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Author Topic: DXOMark: Sigma 24-105 f/4 DG OS Reviewed  (Read 29623 times)

unfocused

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Re: DXOMark: Sigma 24-105 f/4 DG OS Reviewed
« Reply #30 on: December 18, 2013, 11:58:58 AM »
Or in other words, anyone that paid anything close to the MSRP when it was originally released has been screwed over and that this lens was never worth the investment when it was first released.

Says a lot for Canon "L" quality, doesn't it?

Doesn't say anything about Canon "L" quality. It just says early adopters pay a price premium for the privilege of being the first to own anything. If you want to turn this into some sort of bizarre argument over Canon quality, be my guest. But think about this:

The "white box" lenses are coming from 5DIII and 6D kits (probably more from the 5D). In order to turn a profit, they have to set a price for the split kit body-only and the lens-only that will allow them to recover their initial investment and make some money. Every dollar in value they take from one is a dollar in value they have to add to the other. So, if the lens is deeply discounted that leaves less room to discount the camera.

A fair way to look at this is to say that Canon Cameras are highly valued on the street and can command a higher price, so that allows the sellers to offer the lens at a lower price. So, I guess this is just more proof that all the b.s. about the inferiority of Canon's bodies is just that: b.s.

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Re: DXOMark: Sigma 24-105 f/4 DG OS Reviewed
« Reply #30 on: December 18, 2013, 11:58:58 AM »

unfocused

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Re: DXOMark: Sigma 24-105 f/4 DG OS Reviewed
« Reply #31 on: December 18, 2013, 12:03:51 PM »
I am not sure that Sigma is really marketing this lens toward Canon users.  I think Nikon users will be more interested.  There just does not seem to be a significant difference between the Canon and Sigma 24-105.  Nikon, on the other hand, does not have anything with these focal lengths.

I don't follow Nikon prices as closely as Canon (no reason to), but I did notice on NikonPriceWatch that the closest Nikon equivalent is more expensive, so this could be an attractive lens for Nikon shooters from a price point as well.

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Re: DXOMark: Sigma 24-105 f/4 DG OS Reviewed
« Reply #32 on: December 18, 2013, 12:06:46 PM »
Well, if the box the worth $500 to you, then get it for 1149.  It isn't to me.  And good luck selling a Canon 24-105 that you would buy for 1149 for anything close to that amount.

Or in other words, anyone that paid anything close to the MSRP when it was originally released has been screwed over and that this lens was never worth the investment when it was first released.

Says a lot for Canon "L" quality, doesn't it?

LOL, good luck selling the Sigma 24-105 for 900 in a couple years.  The S35 came out at 900 and is now discounted to less than 800.  That says something about Sigma quality too, doesn't it?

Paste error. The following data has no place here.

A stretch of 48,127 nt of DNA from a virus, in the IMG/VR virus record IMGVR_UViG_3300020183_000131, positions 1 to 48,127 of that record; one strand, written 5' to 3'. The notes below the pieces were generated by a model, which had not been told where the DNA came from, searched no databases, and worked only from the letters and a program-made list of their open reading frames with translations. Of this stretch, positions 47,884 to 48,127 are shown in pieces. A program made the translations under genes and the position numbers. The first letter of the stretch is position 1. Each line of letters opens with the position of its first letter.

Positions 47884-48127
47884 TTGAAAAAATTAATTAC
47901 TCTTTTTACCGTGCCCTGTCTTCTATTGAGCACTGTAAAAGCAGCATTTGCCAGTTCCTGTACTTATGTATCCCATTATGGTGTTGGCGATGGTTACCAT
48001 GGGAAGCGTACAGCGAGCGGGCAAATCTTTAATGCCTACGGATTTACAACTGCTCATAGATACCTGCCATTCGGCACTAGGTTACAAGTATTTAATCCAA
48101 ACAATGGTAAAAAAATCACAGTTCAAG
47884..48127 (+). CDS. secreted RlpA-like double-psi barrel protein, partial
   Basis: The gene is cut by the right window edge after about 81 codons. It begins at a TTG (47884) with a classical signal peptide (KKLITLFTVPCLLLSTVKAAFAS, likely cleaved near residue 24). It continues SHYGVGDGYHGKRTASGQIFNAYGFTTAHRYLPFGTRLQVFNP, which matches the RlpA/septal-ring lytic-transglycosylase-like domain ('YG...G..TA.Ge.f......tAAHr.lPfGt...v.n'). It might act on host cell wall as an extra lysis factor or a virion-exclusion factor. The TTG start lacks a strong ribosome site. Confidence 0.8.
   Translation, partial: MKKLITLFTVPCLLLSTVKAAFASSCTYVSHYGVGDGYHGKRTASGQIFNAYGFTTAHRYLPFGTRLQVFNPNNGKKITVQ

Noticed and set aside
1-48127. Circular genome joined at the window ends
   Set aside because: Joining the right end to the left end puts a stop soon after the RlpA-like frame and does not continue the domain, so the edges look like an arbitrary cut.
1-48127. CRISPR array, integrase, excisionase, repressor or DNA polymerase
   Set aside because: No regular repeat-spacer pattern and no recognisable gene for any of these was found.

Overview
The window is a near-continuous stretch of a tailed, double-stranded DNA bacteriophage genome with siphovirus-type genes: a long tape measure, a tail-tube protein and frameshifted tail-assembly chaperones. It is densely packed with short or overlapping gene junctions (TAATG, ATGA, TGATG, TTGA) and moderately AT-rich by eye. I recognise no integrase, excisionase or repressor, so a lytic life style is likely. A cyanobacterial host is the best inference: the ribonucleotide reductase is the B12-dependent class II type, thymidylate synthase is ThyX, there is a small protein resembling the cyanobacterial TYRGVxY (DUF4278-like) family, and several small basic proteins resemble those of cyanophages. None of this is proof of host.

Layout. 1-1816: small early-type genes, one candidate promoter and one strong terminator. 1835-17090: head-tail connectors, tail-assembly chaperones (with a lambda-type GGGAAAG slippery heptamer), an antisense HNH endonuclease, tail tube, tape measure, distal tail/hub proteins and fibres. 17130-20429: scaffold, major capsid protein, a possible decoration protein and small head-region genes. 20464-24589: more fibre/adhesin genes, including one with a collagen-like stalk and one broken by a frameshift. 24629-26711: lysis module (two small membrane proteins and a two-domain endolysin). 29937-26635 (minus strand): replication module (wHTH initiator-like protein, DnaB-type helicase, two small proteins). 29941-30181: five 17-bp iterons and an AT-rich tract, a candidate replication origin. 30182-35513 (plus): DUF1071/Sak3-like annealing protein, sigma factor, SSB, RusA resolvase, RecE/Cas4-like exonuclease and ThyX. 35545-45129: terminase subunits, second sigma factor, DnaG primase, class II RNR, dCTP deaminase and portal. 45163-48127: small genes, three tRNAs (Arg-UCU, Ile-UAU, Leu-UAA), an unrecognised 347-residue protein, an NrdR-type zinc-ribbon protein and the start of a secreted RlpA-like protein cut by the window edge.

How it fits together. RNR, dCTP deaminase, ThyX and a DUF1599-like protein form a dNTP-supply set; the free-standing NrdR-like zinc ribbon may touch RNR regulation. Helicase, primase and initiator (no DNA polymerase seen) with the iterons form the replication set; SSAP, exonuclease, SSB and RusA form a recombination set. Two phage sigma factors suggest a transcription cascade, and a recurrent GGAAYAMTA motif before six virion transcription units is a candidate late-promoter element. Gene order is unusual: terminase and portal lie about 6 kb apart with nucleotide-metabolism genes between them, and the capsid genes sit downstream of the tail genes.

The 5DIII came out at 3500, and the 24-70 II came out at 2300.  Early purchases pay a premium.  Kit lenses face even more pricing pressure, so what is your point?  The IQ of the S35 is better than the 35L and sells for less, so it is a good value.  The Sigma 24-105, whose IQ is slightly better but sells for more, is not the value winner that the S35 is. 

Zv

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Re: DXOMark: Sigma 24-105 f/4 DG OS Reviewed
« Reply #33 on: December 18, 2013, 12:20:02 PM »
The t-stop of 5.1 for the Canon 24-105 is a bit of a shocker to me.  tsk tsk Canon!

So basically the Sigma is about the same price and about the same sharpness, but half a stop brighter.

Not surprising since it has a bigger front end! Why is that a shocker?

An f/4 zoom lens is not one you'd expect to have optimal light transmission anyway. It has IS that easily makes up for it. Good for Sigma though for improving on the design. However that seems to have come at a price - added bulk.

Separate note. Even though I buy in yen I always write prices in USD here on this forum because that's what most people understand. It doesn't bother me. Keeps things standardized. But the point is when we convert we all get funky numbers. I think when quoting a street price we should just use amazon.com or something.
Move along nothing to see here!

Zlyden

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Re: DXOMark: Sigma 24-105 f/4 DG OS Reviewed
« Reply #34 on: December 18, 2013, 12:23:58 PM »
Hmmm.... two more points:

1) Why everyone here thinks that Sigma's MSRP is lower than Canon's?

It's NOT: Sigma's 24-105 official MSRP is $1260.

See: http://www.sigmaphoto.com/product/24-105mm-f4-dg-os-hsm-art


2) Why would Sigma make a lens that targets only Nikon users, while it perfectly knows that more than half of DSLR market are Canon users?
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Re: DXOMark: Sigma 24-105 f/4 DG OS Reviewed
« Reply #35 on: December 18, 2013, 12:51:03 PM »
2) Why would Sigma make a lens that targets only Nikon users, while it perfectly knows that more than half of DSLR market are Canon users?

Now that's a valid question. But it looks like that is what they have done. Unless in the field the word filters out that it has some significant advantage over the Canon such as sharpness, bokeh, colour etc. But I can't see it.

AJ

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Re: DXOMark: Sigma 24-105 f/4 DG OS Reviewed
« Reply #36 on: December 18, 2013, 02:14:08 PM »
An f/4 zoom lens is not one you'd expect to have optimal light transmission anyway.
Isn't the point of lens design to have optimal light transmission?  And if the f-stop is four and the t-stop half a stop worse, doesn't that say something about Canon's glass elements and coatings?  The Canon 24-105 is a good lens but it should not have been branded with the red ring.

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Re: DXOMark: Sigma 24-105 f/4 DG OS Reviewed
« Reply #36 on: December 18, 2013, 02:14:08 PM »